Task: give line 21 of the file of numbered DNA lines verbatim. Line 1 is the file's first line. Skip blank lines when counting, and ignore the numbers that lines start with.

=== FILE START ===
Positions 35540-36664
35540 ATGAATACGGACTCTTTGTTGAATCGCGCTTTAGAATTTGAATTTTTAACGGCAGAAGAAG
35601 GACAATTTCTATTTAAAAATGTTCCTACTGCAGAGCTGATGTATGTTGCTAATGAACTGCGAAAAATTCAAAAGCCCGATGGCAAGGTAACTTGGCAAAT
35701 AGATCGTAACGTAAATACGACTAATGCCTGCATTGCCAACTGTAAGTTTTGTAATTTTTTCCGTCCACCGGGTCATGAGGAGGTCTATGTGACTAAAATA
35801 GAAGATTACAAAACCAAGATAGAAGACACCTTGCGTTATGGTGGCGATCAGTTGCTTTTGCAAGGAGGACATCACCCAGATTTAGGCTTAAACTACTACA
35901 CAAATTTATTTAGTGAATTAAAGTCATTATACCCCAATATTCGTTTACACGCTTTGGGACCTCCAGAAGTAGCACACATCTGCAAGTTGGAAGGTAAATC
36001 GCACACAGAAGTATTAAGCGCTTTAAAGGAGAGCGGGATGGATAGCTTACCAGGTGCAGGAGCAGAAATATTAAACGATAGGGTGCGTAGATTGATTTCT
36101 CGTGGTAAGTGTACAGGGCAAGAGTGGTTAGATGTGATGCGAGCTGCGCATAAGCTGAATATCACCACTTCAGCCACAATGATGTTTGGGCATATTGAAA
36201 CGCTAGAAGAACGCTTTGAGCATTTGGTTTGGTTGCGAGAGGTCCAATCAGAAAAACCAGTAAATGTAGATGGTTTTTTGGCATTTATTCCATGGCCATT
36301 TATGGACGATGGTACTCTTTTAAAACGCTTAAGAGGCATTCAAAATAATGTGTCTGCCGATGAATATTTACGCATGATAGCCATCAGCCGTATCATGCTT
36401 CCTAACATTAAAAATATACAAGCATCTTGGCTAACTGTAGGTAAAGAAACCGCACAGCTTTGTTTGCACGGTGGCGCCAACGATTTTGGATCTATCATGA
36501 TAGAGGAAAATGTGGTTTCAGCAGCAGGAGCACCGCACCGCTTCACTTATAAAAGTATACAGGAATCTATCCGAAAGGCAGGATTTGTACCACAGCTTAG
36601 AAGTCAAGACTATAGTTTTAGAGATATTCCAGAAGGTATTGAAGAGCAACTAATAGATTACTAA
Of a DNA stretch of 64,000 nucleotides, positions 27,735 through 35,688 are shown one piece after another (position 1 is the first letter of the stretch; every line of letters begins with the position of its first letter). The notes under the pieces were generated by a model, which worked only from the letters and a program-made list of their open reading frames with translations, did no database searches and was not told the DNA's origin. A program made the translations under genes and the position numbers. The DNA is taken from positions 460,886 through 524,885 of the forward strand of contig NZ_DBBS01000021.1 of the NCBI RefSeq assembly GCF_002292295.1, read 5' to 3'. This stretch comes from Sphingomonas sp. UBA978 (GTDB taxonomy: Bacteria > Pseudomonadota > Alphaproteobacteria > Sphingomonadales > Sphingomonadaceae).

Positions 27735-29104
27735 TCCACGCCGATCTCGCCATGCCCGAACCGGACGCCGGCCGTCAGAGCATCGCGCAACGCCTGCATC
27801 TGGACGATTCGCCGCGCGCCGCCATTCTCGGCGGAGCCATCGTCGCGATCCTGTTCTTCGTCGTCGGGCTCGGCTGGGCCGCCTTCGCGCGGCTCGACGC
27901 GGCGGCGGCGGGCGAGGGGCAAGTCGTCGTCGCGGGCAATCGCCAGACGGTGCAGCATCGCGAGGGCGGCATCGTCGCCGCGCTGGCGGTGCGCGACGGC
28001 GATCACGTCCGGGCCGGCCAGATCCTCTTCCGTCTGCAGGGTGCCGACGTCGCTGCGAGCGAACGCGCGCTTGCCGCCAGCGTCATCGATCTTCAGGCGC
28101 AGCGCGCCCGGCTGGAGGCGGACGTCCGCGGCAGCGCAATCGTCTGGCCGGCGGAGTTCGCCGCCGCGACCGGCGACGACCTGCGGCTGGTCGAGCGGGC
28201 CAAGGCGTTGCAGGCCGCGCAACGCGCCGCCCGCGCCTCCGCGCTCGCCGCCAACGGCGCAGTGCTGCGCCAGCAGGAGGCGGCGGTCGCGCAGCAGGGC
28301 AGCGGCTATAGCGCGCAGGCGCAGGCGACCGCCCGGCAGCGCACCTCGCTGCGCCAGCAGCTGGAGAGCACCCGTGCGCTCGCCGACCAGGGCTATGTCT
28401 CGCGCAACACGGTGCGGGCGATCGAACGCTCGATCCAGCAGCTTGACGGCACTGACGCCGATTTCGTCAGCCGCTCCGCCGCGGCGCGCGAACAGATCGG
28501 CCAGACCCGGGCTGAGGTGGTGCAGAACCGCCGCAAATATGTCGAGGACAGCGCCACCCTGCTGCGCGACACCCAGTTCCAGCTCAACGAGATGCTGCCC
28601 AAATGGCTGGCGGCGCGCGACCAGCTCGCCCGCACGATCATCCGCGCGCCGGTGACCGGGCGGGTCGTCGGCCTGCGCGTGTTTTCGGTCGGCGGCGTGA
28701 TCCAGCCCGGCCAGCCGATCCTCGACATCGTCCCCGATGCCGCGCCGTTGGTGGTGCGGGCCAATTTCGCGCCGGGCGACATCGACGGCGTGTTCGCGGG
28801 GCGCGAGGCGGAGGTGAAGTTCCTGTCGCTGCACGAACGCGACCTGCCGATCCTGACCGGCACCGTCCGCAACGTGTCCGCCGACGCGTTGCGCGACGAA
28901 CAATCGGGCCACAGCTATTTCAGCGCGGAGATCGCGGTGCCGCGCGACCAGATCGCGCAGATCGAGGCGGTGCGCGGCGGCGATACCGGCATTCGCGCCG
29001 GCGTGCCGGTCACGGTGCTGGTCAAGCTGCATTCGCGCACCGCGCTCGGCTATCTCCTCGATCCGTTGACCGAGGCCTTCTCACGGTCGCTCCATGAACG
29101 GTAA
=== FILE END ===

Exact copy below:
28201 CAAGGCGTTGCAGGCCGCGCAACGCGCCGCCCGCGCCTCCGCGCTCGCCGCCAACGGCGCAGTGCTGCGCCAGCAGGAGGCGGCGGTCGCGCAGCAGGGC